Application of Fuel Cells and Hydrogen Energy


Application of Fuel Cells and Hydrogen Energy

Developing countries in this world have been using fossil fuels as an energy source. The use of energy sources derived from fossil fuels is certainly very wasteful. Because nobody ever knows when fossil fuels will eventually run out. Although fuel prices soar, the use of fuel from these fossils has never been reduced.

In this modern era, it’s time for us to think of a substitute for BBM. Fuel cell technology is one alternative. Fuel cell is a fuel with hydrogen base. This alternative fuel is an electronic device capable of converting free energy changes from an electronic reaction to electrical energy. The following is a further explanation of fuel cell energy.

Fuel Cell as Alternative Energy in Indonesia

The working principle of a fuel cell is to use an electrochemical process in which hydrogen and oxygen are used as fuel. The main component of the fuel cell consists of an electrolyte in the form of a special layer placed between two electrodes.

A chemical process called ion exchange occurs in the electrolyte and produces electricity and hot water. Fuel cells produce electrical energy without burning from the fuel, so there is no pollution in the use of this fuel cell.

Of course the use of this fuel cell is also not without constraints. When compared with batteries, these fuel cells not only store but also produce electrical energy continuously as long as there is a fuel supply. This is certainly an advantage of fuel cell energy. Efficacy and the absence of pollution produced. But the problem is in the process of producing hydrogen.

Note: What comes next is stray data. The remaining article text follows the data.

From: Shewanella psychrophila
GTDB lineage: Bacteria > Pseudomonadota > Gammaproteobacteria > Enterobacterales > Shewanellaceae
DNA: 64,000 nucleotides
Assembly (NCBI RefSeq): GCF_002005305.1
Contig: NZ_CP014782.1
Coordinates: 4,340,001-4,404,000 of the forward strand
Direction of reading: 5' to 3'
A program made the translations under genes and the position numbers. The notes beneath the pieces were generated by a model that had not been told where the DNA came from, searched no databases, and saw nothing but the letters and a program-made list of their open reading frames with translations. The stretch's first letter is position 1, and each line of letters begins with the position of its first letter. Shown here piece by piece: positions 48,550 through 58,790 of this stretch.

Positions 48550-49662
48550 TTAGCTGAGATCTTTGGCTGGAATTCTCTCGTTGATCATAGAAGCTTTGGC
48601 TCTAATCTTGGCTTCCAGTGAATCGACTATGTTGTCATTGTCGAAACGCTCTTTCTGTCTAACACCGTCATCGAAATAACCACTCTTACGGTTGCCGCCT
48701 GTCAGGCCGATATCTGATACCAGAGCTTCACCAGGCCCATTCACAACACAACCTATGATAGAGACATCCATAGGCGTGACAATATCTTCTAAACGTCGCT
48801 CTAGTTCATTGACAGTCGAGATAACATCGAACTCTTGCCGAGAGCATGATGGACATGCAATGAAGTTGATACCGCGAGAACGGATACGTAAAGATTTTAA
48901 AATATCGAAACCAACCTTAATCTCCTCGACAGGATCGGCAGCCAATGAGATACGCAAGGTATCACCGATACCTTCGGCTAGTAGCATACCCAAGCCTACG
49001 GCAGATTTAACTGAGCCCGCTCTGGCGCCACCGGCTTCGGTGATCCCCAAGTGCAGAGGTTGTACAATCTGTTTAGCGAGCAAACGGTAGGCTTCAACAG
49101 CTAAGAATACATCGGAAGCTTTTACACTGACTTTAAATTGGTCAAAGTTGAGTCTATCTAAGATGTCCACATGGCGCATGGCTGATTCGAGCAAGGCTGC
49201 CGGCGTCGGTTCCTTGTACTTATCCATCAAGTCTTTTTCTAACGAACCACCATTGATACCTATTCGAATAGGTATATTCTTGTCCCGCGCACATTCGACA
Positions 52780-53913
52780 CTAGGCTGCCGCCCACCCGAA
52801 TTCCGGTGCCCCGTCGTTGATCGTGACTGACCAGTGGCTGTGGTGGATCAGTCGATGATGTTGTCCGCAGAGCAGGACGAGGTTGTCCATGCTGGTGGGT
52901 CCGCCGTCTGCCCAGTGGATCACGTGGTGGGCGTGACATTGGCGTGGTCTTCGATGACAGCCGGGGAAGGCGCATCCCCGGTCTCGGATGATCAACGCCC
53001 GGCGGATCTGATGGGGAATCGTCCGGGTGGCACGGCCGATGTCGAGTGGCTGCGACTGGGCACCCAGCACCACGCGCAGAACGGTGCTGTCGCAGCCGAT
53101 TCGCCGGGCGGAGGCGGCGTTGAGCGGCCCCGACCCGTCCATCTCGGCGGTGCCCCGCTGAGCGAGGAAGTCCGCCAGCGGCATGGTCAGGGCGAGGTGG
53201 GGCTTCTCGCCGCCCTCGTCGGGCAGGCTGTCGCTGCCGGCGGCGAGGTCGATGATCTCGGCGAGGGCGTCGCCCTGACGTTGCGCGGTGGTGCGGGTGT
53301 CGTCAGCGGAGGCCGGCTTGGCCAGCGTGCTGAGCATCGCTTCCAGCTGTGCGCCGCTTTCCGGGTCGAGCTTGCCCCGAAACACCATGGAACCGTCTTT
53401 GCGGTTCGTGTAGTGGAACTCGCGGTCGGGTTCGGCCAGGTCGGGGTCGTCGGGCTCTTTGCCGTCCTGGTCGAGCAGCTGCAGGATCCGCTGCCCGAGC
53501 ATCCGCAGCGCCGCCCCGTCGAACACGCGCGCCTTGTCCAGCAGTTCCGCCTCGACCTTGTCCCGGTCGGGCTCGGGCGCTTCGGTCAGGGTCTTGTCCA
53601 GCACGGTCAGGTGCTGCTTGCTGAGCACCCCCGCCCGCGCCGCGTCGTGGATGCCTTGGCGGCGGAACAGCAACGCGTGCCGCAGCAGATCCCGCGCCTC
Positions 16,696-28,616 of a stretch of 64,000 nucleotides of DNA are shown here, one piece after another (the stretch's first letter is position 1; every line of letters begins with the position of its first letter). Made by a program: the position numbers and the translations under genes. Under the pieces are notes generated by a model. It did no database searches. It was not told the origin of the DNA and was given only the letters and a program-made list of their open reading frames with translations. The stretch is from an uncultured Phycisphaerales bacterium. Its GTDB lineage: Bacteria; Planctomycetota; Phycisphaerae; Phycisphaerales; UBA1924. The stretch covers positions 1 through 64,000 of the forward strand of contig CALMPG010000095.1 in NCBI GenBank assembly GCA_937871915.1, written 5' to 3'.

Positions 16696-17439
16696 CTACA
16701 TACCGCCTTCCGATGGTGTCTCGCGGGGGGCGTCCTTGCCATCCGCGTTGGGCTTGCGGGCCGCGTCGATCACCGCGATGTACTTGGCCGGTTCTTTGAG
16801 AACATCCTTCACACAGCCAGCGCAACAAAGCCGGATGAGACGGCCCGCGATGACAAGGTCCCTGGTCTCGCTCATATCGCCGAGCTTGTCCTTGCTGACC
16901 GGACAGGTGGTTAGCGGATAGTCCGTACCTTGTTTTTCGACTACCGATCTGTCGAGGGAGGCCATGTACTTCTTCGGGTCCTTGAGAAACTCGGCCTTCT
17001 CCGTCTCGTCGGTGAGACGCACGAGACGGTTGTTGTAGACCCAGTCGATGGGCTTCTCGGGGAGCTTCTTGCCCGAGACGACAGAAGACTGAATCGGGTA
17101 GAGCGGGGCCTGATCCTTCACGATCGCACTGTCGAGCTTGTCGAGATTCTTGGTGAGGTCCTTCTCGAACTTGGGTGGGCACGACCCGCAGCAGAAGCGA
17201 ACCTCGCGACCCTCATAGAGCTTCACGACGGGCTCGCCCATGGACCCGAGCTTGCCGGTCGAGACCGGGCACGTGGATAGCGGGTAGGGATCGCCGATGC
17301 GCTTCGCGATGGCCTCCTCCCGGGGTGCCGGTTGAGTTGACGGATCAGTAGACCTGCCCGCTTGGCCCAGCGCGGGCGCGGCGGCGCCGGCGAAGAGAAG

Although hydrogen is the most abundant element in the universe, its presence is bound by oxide compounds. So that to produce hydrogen energy, electricity is needed which is mostly produced from energy sources that cause pollution. Another problem that also arises is that if hydrogen becomes fuel it is about hydrogen distribution infrastructure to the user’s place.

In developed countries, this technology is no longer new. Examples include the United States (US), Japan, Germany, and England. These countries have been developing this technology since long. In Indonesia itself, what triggers the use of hydrogen as fuel is due to environmental issues and energy conservation.

Some vehicle manufacturers have also supported this campaign by producing vehicles with hydrogen fuel. One of them is General Motors (GM) which has released a prototype of a hydrogen-fuelled car. This car uses wafer-shaped tunnels that function to separate hydrogen atoms into protons and electrons. If the government does intend to replace fuel oil with fuel cells from hydrogen, then a comprehensive socialization should be carried out for all levels of society.

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